Integrating MEA Regeneration with CO2 Compression and Peaking to Reduce CO2 Capture Costs

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Capturing CO{sub 2} from coal-fired power plants is a necessary component of any large-scale effort to reduce anthropogenic CO{sub 2} emissions. Conventional absorption/stripping with monoethanolamine (MEA) or similar solvents is the most likely current process for capturing CO{sub 2} from the flue gas at these facilities. However, one of the largest problems with MEA absorption/stripping is that conventional process configurations have energy requirements that result in large reductions in the net power plant output. Several alternative process configurations for reducing these parasitic energy requirements were investigated in this research with the assistance of the Platte River Power Authority, based on ... continued below

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Fisher, Kevin S.; Beitler, Carrie; Rueter, Curtis; Searcy, Katherine; Rochelle, Dr. Gary & Jassim, Dr. Majeed June 9, 2005.

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Capturing CO{sub 2} from coal-fired power plants is a necessary component of any large-scale effort to reduce anthropogenic CO{sub 2} emissions. Conventional absorption/stripping with monoethanolamine (MEA) or similar solvents is the most likely current process for capturing CO{sub 2} from the flue gas at these facilities. However, one of the largest problems with MEA absorption/stripping is that conventional process configurations have energy requirements that result in large reductions in the net power plant output. Several alternative process configurations for reducing these parasitic energy requirements were investigated in this research with the assistance of the Platte River Power Authority, based on recovering energy from the CO{sub 2} compression train and using that energy in the MEA regeneration step. In addition, the feasibility of selective operation of the amine system at a higher CO{sub 2} removal efficiency during non-peak electricity demand periods was also evaluated. Four process configurations were evaluated: A generic base case MEA system with no compression heat recovery, CO{sub 2} vapor recompression heat recovery, and multipressure stripping with and without vapor recompression heat recovery. These configurations were simulated using a rigorous rate-based model, and the results were used to prepare capital and operating cost estimates. CO{sub 2} capture economics are presented, and the cost of CO{sub 2} capture (cost per tonne avoided) is compared among the base case and the alternative process configurations. Cost savings per tonne of CO{sub 2} avoided ranged from 4.3 to 9.8 percent. Energy savings of the improved configurations (8-10%, freeing up 13 to 17 MW of power for sale to the grid based on 500 MW unit ) clearly outweighed the modest increases in capital cost to implement them; it is therefore likely that one of these improved configurations would be used whenever MEA-based (or similar) scrubbing technologies are implemented. In fact, the payback on capital for the most promising heat integration configurations (Cases 3 and 4) is only six months to one year (based on $0.06/kWh). Another significant result is that the reboiler steam requirement could be reduced by up to 39% with the advanced process configurations. Selective operation of the amine system was found to be economic only if the value of peak electricity was in excess of approximately $230/MWh (from the assumed $130/MWh to buy power from a supplemental natural gas peak turbine) and, therefore, is not considered to be a reasonable option for minimizing CO{sub 2} capture costs. These results indicate an improvement to commercial MEA-based technologies, which helps to incrementally meet DOE's Sequestration Program targets when coupled with other process improvements. For example, DOE's target goal of $20/tonne of CO{sub 2} could potentially be achieved by combining use of the heat integration configurations evaluated in this study and other advanced amine solvents (instead of conventional MEA) that have been developed to further reduce the reboiler duty steam requirements. It is expected that the advanced amines could add another 15% savings in cost of CO{sub 2} captured. In addition, advanced aqueous-based solvent approaches already exist and may be commercialized more quickly than other approaches.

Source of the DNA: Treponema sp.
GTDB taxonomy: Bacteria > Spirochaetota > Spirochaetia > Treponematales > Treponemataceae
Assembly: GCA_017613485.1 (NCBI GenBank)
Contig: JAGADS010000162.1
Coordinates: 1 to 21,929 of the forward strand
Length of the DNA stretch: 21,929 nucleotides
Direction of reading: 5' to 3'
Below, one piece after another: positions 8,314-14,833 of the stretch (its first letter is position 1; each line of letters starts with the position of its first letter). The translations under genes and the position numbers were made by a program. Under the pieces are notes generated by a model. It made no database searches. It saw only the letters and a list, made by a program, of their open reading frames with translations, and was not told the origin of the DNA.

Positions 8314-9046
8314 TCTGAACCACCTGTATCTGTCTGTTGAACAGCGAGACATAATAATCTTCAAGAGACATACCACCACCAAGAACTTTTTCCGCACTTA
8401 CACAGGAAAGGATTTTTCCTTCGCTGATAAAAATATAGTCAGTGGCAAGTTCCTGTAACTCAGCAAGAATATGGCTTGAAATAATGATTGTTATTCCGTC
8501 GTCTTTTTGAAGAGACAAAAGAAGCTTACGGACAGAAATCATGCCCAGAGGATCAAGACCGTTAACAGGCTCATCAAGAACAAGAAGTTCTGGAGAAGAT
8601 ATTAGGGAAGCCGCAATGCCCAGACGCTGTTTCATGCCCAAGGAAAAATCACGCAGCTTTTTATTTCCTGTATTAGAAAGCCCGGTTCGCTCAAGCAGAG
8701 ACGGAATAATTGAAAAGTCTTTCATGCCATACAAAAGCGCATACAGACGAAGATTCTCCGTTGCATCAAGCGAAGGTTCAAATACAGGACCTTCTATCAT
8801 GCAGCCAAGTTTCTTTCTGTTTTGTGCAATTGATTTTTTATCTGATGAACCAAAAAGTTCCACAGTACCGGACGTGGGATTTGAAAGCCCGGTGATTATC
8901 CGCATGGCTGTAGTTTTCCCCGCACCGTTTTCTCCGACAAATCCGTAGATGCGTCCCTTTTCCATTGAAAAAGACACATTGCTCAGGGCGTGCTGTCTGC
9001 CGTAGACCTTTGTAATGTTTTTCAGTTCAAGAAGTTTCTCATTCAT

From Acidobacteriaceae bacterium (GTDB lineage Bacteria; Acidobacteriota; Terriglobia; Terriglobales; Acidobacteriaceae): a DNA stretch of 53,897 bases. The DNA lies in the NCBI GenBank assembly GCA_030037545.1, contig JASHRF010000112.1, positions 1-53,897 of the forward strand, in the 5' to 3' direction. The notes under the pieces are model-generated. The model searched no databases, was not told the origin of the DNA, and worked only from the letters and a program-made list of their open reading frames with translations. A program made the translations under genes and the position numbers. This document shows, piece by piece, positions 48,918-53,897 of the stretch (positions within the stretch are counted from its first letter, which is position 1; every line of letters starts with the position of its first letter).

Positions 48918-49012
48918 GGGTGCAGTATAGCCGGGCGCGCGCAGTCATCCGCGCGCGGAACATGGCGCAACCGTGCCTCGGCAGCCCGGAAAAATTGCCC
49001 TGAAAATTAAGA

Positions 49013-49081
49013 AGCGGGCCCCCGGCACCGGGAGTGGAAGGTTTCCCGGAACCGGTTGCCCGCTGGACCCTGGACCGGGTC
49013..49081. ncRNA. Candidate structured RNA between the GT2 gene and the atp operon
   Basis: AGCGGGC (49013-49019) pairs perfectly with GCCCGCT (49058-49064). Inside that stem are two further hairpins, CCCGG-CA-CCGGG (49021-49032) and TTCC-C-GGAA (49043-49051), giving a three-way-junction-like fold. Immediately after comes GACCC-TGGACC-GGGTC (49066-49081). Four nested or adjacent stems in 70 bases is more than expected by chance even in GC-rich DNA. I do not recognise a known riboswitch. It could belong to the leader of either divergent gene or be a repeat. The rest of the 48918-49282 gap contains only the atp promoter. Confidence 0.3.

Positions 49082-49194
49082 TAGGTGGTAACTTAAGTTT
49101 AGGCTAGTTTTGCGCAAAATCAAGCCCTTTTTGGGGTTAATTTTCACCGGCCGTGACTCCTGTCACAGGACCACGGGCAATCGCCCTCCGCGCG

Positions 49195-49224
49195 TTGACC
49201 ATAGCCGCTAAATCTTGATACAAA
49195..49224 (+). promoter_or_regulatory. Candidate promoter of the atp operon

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  • Report No.: DOE/ER/84111
  • Grant Number: FG02-04ER84111
  • DOI: 10.2172/842857 | External Link
  • Office of Scientific & Technical Information Report Number: 842857
  • Archival Resource Key: ark:/67531/metadc778820

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Reports, articles and other documents harvested from the Office of Scientific and Technical Information.

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Creation Date

  • June 9, 2005

Added to The UNT Digital Library

  • Dec. 3, 2015, 9:30 a.m.

Description Last Updated

  • Aug. 8, 2016, 4:13 p.m.

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Fisher, Kevin S.; Beitler, Carrie; Rueter, Curtis; Searcy, Katherine; Rochelle, Dr. Gary & Jassim, Dr. Majeed. Integrating MEA Regeneration with CO2 Compression and Peaking to Reduce CO2 Capture Costs, report, June 9, 2005; United States. (digital.library.unt.edu/ark:/67531/metadc778820/: accessed December 13, 2017), University of North Texas Libraries, Digital Library, digital.library.unt.edu; crediting UNT Libraries Government Documents Department.